The issue of ethnicity is central to the field of Child and Youth Care (CYC), yet the ways in which the ethnic identity of CYC workers is manifested and related to their practice has remained significantly understudied.
The present research examines the role of ethnic identity in the personal and professional lives of Mizrahi (Asian or North African background) and Ashkenazi (European background) CYC workers in Israel, and the way it is manifested in their practice with marginalized youth.
This qualitative phenomenological study examined in-depth semi-structured interviews conducted with 33 Israeli CYC workers (18 Mizrahi and 15 Ashkenazi).
The data suggests that the workers' ethnic background and identity are related to their perception of ethnicity and its role in their personal and professional lives. Mizrahi workers reported high ingroup identification and a strong ethnic identity, while Ashkenazi workers tended to perceive ethnic issues as irrelevant. These differences shape the way CYC workers' ethnic identities are played out in their practice and impact their relations with the youth.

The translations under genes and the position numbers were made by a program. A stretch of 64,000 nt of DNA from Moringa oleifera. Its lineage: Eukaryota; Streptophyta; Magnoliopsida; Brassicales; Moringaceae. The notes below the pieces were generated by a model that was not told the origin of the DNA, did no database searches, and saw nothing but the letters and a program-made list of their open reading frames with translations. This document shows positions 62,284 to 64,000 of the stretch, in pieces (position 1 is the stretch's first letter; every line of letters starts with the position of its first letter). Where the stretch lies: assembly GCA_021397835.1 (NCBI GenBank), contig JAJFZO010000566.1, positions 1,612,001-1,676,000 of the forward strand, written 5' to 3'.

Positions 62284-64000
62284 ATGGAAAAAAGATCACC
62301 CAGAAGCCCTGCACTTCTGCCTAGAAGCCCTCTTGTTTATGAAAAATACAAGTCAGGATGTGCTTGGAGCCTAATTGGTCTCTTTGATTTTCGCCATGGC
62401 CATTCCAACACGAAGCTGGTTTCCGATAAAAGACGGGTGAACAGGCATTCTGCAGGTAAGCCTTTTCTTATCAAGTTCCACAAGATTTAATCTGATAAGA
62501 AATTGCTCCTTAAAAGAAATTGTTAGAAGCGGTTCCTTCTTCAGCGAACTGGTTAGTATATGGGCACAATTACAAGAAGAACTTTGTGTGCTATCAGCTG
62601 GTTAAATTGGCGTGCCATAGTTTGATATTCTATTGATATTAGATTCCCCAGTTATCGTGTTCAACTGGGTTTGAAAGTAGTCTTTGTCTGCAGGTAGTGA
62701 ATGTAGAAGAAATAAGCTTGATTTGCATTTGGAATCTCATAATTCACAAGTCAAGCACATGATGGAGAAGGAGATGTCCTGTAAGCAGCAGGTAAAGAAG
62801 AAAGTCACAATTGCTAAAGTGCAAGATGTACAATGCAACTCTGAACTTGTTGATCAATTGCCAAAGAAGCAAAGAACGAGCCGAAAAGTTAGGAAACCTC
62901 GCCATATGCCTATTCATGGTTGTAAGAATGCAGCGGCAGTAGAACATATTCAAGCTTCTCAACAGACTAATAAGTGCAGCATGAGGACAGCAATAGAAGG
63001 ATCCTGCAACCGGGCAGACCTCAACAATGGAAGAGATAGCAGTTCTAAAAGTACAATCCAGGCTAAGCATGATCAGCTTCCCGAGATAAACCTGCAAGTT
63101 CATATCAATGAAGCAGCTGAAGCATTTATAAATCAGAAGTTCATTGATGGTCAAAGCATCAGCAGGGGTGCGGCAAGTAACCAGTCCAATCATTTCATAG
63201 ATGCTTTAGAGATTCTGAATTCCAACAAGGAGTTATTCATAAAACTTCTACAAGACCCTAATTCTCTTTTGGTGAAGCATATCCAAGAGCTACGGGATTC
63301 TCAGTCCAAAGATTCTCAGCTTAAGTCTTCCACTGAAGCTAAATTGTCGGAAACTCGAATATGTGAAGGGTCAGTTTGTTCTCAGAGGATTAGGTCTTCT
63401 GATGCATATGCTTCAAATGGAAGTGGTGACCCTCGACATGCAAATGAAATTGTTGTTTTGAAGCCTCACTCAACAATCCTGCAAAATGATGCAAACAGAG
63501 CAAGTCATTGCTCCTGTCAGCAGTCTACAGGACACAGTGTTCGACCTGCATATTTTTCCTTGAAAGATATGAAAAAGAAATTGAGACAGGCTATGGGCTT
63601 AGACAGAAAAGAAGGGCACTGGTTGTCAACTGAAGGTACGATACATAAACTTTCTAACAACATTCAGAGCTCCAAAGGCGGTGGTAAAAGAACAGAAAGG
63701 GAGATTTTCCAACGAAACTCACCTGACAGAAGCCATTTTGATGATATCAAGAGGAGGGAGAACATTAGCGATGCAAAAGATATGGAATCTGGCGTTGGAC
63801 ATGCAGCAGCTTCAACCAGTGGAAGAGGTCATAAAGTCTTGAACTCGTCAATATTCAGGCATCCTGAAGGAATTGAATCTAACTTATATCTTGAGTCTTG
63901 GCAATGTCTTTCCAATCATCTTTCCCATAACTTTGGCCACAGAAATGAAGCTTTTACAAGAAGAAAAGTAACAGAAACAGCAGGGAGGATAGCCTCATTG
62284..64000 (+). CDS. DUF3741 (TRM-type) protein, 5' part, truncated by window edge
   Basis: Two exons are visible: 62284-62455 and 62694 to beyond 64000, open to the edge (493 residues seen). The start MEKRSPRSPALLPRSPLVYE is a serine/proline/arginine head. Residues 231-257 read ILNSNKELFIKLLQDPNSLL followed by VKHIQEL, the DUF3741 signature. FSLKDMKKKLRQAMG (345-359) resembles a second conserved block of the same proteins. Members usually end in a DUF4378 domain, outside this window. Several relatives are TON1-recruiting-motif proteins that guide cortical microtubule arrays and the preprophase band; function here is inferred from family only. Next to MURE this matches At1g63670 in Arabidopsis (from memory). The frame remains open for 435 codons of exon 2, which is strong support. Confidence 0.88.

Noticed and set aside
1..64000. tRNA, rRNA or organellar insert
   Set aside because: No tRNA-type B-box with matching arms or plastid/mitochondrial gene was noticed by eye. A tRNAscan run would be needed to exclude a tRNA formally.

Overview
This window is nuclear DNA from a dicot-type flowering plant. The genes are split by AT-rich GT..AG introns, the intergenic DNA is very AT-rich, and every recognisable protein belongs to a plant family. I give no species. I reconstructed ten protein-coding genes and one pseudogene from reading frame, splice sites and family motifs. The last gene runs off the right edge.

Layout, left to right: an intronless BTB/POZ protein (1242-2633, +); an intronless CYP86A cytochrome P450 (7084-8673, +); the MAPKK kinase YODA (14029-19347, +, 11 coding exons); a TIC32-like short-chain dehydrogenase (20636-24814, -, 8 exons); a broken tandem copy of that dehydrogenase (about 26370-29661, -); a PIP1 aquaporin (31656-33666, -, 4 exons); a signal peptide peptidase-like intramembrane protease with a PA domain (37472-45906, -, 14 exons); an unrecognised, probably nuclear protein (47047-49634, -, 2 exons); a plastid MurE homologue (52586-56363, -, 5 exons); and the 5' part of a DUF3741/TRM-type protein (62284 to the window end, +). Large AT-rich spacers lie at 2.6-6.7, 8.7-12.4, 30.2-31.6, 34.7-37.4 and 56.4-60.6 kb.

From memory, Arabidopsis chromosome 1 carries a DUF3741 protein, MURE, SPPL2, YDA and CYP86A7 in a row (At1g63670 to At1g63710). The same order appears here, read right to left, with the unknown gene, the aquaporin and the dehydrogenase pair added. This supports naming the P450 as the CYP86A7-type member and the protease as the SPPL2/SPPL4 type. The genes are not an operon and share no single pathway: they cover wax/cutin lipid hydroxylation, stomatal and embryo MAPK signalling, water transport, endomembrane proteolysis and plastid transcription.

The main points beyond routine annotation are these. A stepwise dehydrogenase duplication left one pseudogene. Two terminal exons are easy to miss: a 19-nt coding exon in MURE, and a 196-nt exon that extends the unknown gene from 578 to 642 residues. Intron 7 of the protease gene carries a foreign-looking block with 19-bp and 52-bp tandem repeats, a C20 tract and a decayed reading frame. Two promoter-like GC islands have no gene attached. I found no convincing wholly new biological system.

The findings emphasize the issue of ethnic identity in CYC practice, suggesting issues of ethnicity, location of self, and color blindness should be incorporated in the professional development of CYC workers and as part of the essence of CYC practice in multi-ethnic societies.
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Yakhnich, L., Michael, K. & Yanay-Ventura, G. The Role of Ethnicity in Child and Youth Care Practice: "When They Heard My Last Name, They Suddenly Respected Me". Child Youth Care Forum (2021). https://doi.org/10.1007/s10566-021-09603-7
- Ethnic identity
- Marginalized youth